Department of National Defence fined $175,000 under Canadian Environmental Protection Act, 1999

On June 22, 2020, the Canadian Department of National Defence pleaded guilty to one charge of contravening the Storage Tank Systems for Petroleum Products and Allied Petroleum Products Regulations. The Department was sentenced in the Provincial Court of Alberta in St. Paul and fined $175,000 for committing an offence under the Canadian Environmental Protection Act, 1999. The fine will be directed to the Government of Canada’s Environmental Damages Fund, where it will be used to advance environmental and conservation projects often in the same community in which the offence was committed.

In addition to the fine, the Court ordered the Department of National Defence to complete a third-party environmental audit of the Canadian Forces Base Cold Lake and the Cold Lake Air Weapons Range, including a review of the Department’s environmental-management systems to ensure compliance with environmental legislation.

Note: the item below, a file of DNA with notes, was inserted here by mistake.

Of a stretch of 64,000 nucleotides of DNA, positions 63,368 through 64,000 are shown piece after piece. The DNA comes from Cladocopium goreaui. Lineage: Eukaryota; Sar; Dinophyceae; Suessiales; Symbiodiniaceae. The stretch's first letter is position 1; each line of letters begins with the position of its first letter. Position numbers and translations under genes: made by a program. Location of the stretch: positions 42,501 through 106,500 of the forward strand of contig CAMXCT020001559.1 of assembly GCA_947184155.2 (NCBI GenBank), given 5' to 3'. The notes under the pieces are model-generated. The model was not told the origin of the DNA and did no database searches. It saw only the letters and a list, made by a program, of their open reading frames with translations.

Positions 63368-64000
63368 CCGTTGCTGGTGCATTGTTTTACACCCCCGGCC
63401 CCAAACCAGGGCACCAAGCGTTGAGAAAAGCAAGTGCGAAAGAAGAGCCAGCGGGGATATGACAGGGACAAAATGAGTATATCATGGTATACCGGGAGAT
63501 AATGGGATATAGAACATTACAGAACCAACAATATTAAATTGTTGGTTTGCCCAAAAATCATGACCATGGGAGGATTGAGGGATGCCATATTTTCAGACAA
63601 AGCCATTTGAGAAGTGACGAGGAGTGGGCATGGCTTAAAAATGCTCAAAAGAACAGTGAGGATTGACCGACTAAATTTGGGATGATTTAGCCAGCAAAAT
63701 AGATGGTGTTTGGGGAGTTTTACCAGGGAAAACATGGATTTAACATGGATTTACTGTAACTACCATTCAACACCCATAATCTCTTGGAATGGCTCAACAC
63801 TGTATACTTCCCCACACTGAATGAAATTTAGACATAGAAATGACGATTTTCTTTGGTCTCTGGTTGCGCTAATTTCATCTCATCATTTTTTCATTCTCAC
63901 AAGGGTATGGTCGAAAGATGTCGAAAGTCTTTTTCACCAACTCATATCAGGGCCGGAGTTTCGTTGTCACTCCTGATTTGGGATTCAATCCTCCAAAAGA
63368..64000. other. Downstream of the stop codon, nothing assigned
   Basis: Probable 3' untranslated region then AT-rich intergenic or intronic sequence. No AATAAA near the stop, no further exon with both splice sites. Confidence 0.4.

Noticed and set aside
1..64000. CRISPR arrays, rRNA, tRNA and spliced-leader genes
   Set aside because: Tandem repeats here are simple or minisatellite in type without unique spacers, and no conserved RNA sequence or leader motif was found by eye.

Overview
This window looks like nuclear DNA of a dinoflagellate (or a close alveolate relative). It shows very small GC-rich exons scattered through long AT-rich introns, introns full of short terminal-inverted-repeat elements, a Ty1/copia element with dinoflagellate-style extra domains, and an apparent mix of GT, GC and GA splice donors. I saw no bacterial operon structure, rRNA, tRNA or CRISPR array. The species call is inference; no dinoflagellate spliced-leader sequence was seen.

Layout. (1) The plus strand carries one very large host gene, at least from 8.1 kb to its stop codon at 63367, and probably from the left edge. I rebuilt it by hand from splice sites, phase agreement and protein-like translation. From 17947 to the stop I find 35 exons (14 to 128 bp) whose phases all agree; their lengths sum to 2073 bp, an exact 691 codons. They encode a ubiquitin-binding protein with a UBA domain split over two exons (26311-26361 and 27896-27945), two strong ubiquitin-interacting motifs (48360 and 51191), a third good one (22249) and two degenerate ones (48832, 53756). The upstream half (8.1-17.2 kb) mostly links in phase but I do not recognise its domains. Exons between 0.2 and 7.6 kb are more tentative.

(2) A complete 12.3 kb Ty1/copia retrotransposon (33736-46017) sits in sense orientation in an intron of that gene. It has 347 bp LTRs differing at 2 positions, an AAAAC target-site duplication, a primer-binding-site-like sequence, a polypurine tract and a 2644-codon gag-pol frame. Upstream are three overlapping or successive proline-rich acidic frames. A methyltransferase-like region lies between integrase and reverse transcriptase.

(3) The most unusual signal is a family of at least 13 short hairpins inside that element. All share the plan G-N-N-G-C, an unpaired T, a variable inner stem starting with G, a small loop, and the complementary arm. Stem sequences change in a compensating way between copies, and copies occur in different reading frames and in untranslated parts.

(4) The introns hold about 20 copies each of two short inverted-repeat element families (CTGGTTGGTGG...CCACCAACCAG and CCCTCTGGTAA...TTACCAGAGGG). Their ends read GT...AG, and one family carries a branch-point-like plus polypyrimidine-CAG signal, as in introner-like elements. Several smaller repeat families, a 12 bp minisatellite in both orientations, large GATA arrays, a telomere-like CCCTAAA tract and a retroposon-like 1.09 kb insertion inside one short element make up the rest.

The Department of National Defence Cold Lake Air Base is the busiest fighter base in Canada. It provides general purpose, multi-role, combat capable forces in support of domestic and international roles of Canada’s Air Force.

An investigation by Environment and Climate Change Canada enforcement officers revealed that the Department of National Defence operated a storage tank system for which an identification number had not been issued. To ensure compliance and reduce the risk of releases of petroleum products into the environment, the Regulations require the owner or operator to identify their storage tank system and obtain an identification number for their system from the Minister of the Environment.

The purpose of the Storage Tank Systems for Petroleum Products and Allied Petroleum Products Regulations is to reduce the risk of contaminating soil and groundwater due to spills and leaks of petroleum products from storage tank systems.
The Storage Tank Systems for Petroleum Products and Allied Petroleum Products Regulations establish requirements for systems under federal jurisdiction.